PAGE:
My original travel journals were split across August Phoenix Hats and a few other websites. February 2021 marked the 12th anniversary of the beginning of my travels. To keep myself sane during the pandemic lockdown, I started reissuing my journals as Director’s Cuts, with the complete text and additional photos.
My travels have taken me through Italy, Turkey and Spain. In 2017 I hit the top of my bucket list with a belated birthday gift to myself – a guided trip to Morocco.
I wake up to catch the sunrise from my window at the Ait Ben Moro Kasbah, the golden sky reflecting in the skim of ice on the swimming pool. I’d give anything for a pair of wool socks. Today we leave for Ouarzazate to see the Kasbah Taourirt and the Atlas Film Studio where Kingdom of Heaven was filmed. We’ll log 200 miles today.
The roads leading in to Ouarzazate are lined with red flags. It turns out that we have arrived for the end of the Marathon des Sables, a seven-day footrace through the desert that starts here, and ends here with a festival. We step out of our car just in time to see the last runner cross the finish line, a smiling, white bearded gentlemen preceded by a police escort and followed by an aid car, and met with applause from the jubilant crowd.
Across the street is the Kasbah Taourirt, originally a cross-point for African trade caravans enroute to North Africa and Europe. It is said to be the most beautiful kasbah in the country, although it’s exterior doesn’t hold a candle to Kasbah Amridil in Skoura. Just outside the door sits a German Krupp cannon which belonged to the Pasha of Turkey during the French Occupation.
We enter to find interiors that are well restored and in some cases stunning. We are led through several of the 300 rooms, including the harem, kitchen, a reception room with French tile, and the royal apartments with their elaborately worked cedar ceilings and carved and painted plasterwork. Yet another room with bright red ceiling beams, which our guide told us had been painted that color for one of the many movies that had been filmed here. “Every film ever made in Morocco was filmed at this kasbah” our guide told us. He then rattled off an extensive list of films, and told us which ones he had been an extra in, which seemed to be nearly every movie on the list…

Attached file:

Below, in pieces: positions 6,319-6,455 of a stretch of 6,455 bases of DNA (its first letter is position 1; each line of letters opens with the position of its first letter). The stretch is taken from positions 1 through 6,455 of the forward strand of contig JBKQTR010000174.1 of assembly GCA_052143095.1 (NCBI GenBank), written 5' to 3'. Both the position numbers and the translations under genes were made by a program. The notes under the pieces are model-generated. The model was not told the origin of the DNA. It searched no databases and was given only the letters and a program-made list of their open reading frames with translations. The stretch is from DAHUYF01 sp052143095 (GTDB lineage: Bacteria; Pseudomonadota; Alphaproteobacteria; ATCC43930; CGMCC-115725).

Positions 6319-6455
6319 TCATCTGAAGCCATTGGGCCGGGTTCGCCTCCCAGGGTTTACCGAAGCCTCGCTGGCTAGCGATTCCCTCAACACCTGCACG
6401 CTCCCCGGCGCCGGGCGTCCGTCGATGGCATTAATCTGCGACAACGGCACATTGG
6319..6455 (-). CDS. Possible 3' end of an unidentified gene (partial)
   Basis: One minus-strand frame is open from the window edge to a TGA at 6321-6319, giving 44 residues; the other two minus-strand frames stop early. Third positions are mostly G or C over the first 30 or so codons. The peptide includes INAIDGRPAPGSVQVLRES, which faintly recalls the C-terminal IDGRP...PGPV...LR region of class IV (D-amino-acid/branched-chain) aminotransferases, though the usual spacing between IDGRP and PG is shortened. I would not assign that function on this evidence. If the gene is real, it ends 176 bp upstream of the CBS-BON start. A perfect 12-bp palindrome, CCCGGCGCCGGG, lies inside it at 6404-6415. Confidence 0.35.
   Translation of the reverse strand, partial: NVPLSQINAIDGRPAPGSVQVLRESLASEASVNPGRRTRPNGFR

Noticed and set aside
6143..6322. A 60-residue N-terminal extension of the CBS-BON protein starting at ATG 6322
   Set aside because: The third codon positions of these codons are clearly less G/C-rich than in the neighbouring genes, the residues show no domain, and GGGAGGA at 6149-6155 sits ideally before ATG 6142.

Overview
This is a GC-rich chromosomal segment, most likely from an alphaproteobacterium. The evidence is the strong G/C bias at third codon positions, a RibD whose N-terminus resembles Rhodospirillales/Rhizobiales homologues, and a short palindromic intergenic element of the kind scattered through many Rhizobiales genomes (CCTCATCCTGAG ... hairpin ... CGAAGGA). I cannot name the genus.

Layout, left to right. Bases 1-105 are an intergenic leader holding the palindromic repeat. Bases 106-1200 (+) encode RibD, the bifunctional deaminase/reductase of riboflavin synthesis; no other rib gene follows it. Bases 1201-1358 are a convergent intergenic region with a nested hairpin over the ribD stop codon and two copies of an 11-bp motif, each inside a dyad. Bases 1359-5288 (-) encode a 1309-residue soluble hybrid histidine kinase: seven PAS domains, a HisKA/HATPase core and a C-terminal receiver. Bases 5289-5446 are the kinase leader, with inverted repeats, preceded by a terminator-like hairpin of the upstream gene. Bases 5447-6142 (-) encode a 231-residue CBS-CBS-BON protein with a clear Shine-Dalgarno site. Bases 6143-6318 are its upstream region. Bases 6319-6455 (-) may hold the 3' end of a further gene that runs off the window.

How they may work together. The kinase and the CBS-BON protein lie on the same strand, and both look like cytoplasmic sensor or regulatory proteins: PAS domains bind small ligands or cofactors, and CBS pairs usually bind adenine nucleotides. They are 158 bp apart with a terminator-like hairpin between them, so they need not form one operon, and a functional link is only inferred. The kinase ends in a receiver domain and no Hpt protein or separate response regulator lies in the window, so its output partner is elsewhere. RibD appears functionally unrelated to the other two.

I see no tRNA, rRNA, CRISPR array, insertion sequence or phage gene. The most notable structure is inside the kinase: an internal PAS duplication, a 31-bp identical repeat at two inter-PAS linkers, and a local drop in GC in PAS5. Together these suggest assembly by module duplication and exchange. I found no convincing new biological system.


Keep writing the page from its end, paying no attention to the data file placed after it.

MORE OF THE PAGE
Among the interesting details was the room that had 3 holes in front of the window for ventilation. In the winter, warm air comes up from the kitchen. In the summer, cool air comes up. It’s pretty ingenious. Another room had a staircase with steep, irregular stairs – a defense against invaders who would lose speed trying to run up the uneven steps.
There’s a gallery of local artists on one of the floors, where our tour stops for quite some time, to encourage us to buy the the paint and multi-media works that are for sale.
While Mark and Catherine select pieces to add to their collection, I step outside into the courtyard to take shots of the patterned glass that is behind the grillwork on the outer doors. The guide catches up with me and explains that the window grills, now metal, were originally made from wood. The ornately carved and painted doors are Moorish, not Berber. He also said that many of the modern buildings in Morocco are built in the traditional style, or at least have some of the traditional elements like the little three or five brick pyramids at the corners of the roofs, because people prefer to keep the old styles.
After a tour and lunch at the Atlas Film Studio where I had a chance to ham to ham it up on one of the sets, we headed out to another UNESCO World Heritage site – the Ksar of Ait Ben Haddou. This 17th century fortification is accessible via a wooden foot bridge which stretches over the Mellah River, surrounding a fortress built into the side of a mountain. This site is also famous for movies that were filmed here, including Lawrence of Arabia, Gladiator, and The Sheltering Sky.
It’s narrow walkways and staircases can lead you into a number of places, including both shops and personal homes. It is very easy to walk into someone’s personal space by mistake (which I did), but I was very kindly corrected and pointed back towards the direction of the market areas.
I try to climb to the top of the hill at the center of this ksar – the highest vantage point – but only make it about 3/4 of the way. Even still, the view of the Ksar and the surrounding oasis are worth even the partial climb.
Back on the road, I notice small square buildings every few miles, which Doug tells me are prayer rooms, and he points out other on the tops of gas stations. The switchbacks here are remarkable and some of the hairpin curves are so tight I’m surprised we can’t see our own back license plate .
At the end of our 200 mile trek, we arrive in Taroudant, at a medina and a riad that would become a story of their very own …